Dalyander, P. MG14A: Sediment Dynamics in Coastal Settings: Observations and Modeling of Sediment Transport, Morphology, and Change on Event to Decadal Timescale Parameterization of Beach and Dune Recovery to Inform Decadal Scale Prediction of Barrier Island Evolution
Long, J. MG21A-03: Sediment Dynamics in Coastal Settings: Observations and Modeling of Sediment Transport, Morphology, and Change on Event to Decadal Timescales III Combining remotely sensed data and numerical modeling to investigate the impacts of vegetation on barrier island erosion
Miselis, J. MG41A: Response of Coastal Sedimentary Systems to Anthropogenic Alterations and Climate Change I Toward Quantifying Shoreface Contributions to Littoral Sediment Budgets
Nelson, T. MG21A: Sediment Dynamics in Coastal Settings: Observations and Modeling of Sediment Transport, Morphology, and Change on Event to Decadal Timescales III Barrier Island Breaching in Response to Extreme Storms: Morphodynamic Evolution of the Fire Island Wilderness Breach
Torres-Garcia, L. EC24C: Observations and Modeling of Physical Processes along Coral Reef-Lined Coasts II Posters Evaluation and Application of Wave and Ocean Circulation Models to Understand Coral Reef Processes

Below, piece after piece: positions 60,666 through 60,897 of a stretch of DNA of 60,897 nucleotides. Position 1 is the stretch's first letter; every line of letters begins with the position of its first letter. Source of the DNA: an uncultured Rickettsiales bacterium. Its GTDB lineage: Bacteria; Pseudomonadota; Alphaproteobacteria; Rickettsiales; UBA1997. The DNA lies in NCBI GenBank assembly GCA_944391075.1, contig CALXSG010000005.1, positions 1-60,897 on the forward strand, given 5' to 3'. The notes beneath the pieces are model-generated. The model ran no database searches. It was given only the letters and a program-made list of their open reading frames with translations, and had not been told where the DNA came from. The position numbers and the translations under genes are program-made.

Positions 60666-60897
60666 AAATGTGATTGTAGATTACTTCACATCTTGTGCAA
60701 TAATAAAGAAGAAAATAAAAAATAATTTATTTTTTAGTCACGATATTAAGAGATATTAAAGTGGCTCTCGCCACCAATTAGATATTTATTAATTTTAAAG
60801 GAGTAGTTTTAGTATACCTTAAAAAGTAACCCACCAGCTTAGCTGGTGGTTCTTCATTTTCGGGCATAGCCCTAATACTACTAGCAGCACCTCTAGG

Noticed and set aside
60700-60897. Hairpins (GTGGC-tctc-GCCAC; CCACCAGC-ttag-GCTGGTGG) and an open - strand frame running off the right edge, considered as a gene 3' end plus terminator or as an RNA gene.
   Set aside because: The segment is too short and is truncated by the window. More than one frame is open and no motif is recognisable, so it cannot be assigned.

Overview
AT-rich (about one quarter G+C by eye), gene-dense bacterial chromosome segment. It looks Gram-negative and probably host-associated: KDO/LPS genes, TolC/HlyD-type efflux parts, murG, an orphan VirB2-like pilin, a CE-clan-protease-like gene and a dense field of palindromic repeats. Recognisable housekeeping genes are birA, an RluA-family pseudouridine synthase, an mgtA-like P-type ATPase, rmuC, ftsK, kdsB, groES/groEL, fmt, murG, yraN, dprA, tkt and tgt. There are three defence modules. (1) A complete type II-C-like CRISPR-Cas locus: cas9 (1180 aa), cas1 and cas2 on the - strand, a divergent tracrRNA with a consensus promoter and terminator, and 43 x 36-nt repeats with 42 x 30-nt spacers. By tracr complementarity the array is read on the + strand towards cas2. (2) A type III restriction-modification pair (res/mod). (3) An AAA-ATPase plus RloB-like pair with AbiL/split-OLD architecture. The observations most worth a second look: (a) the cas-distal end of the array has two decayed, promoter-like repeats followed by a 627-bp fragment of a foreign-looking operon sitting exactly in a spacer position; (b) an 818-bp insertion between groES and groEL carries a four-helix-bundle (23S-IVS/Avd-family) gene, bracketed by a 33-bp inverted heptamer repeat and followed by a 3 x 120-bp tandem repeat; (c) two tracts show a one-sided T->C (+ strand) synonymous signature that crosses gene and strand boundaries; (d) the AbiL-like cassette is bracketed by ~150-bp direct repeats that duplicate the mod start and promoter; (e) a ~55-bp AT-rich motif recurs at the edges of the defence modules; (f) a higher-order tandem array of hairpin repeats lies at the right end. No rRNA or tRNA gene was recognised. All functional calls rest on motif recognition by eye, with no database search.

Wilson, K. MG14A: Sediment Dynamics in Coastal Settings: Observations and Modeling of Sediment Transport, Morphology, and Change on Event to Decadal Timescales II Development of a Probabilistic Decision-Support Model to Forecast Coastal Resilience
Zawada, D. EC23A-03: Observations and Modeling of Physical Processes along Coral Reef-Lined Coasts I An Integrated Study of the Degadation of a Reefscape in the Florida Keys

posted: 2016-02-03



USGS oceanographer has new research article in the Journal of Geophysical Research

Joe Long (SPCMSC oceanographer) has a newly published research article in the Journal of Geophysical Research—Oceans which investigates the spatial and temporal scales of nearshore hydrodynamics in a region strongly influenced by offshore submarine canyons. The new study modeled hydrodynamics along a particular section of the coast for 4 consecutive weeks, and highlights the role that wave direction and nonlinear processes play in dictating nearshore rip currents in this complex coastal environment. The full publication can be accessed here: http://onlinelibrary.wiley.com/doi/10.1002/2015JC010990/full (DOI: 10.1002/2015JC010990).